Monday, May 30, 2011

Simulated Congressional Hearing: Performance Assessment in Action

This past Thursday, I had the privilege of serving as a judge for the Simulated Congressional Hearing that took place at Running Brook Elementary School. It was such a great day! I want to thank Mr. Todd for inviting me to participate in this wonderful program.

What is a Simulated Congressional Hearing? It is a Performance Assessment for upper elementary students to show their knowledge about the U.S. Constitution that has been created by the Center for Civic Education. The Center for Civic Education is a nonpartisan educational corporation dedicated to promoting an enlightened and responsible citizenry committed to democratic principles.

At Running Brook Elementary, all of the 5th graders participated in a simulated congressional hearing as the culminating activity for the We the People program after they had studied the U.S. Constitution in social studies this year. The entire class, working in cooperative teams, prepared and presented statements before a panel of community representatives who acted as congressional committee members. Students served as experts on the U.S. Constitution and answered questions posed by the committee members. The format provided students an opportunity to demonstrate their knowledge and understanding of constitutional principles while providing teachers an excellent means of assessing performance. Click here to find out more about the program:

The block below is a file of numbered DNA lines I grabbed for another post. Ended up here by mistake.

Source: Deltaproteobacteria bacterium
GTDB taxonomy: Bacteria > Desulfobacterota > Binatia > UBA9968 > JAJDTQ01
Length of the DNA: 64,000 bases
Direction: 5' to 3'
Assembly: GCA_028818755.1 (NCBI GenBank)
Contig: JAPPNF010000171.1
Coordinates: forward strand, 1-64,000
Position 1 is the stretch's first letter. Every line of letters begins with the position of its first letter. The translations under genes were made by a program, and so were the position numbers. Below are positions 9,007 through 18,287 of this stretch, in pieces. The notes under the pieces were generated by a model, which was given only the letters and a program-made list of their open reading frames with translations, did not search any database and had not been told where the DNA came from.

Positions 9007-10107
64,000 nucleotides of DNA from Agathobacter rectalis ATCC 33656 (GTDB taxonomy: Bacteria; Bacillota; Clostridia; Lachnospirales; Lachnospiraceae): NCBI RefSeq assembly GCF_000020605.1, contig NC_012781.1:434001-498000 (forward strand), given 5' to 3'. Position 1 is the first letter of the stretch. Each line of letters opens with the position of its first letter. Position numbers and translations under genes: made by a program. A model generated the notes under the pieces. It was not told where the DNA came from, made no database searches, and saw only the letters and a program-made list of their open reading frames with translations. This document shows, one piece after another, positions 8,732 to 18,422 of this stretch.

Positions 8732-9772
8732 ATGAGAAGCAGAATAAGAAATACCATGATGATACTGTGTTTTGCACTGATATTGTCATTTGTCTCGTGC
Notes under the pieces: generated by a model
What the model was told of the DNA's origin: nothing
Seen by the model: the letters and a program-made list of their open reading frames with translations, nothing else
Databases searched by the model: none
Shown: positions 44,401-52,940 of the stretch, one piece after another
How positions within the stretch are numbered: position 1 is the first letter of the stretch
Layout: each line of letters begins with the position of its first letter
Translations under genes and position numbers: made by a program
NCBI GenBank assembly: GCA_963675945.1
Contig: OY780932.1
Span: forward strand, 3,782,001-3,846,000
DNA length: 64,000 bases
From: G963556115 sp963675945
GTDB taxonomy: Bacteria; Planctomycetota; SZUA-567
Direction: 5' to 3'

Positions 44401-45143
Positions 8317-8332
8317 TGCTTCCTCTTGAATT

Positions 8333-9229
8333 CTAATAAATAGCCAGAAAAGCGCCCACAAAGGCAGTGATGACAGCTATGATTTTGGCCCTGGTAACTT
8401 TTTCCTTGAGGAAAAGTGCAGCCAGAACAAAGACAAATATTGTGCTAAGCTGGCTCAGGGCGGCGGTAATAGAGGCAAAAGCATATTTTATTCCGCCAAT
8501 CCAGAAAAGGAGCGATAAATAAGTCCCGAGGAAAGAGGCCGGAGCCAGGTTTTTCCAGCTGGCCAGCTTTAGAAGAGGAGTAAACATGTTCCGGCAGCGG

All of the judges were so impressed by the preparation and knowledge of the students. It was great to hear students explaining concepts like "separation of powers", "judicial review", "how a bill becomes a law" and "balance of powers". I know all of the guest judges were very impressed!

I am thrilled that all of these 5th graders will be attending Wilde Lake Middle School next year! Congratulations to all of the students and the teachers who did such an outstanding job organizing this important event.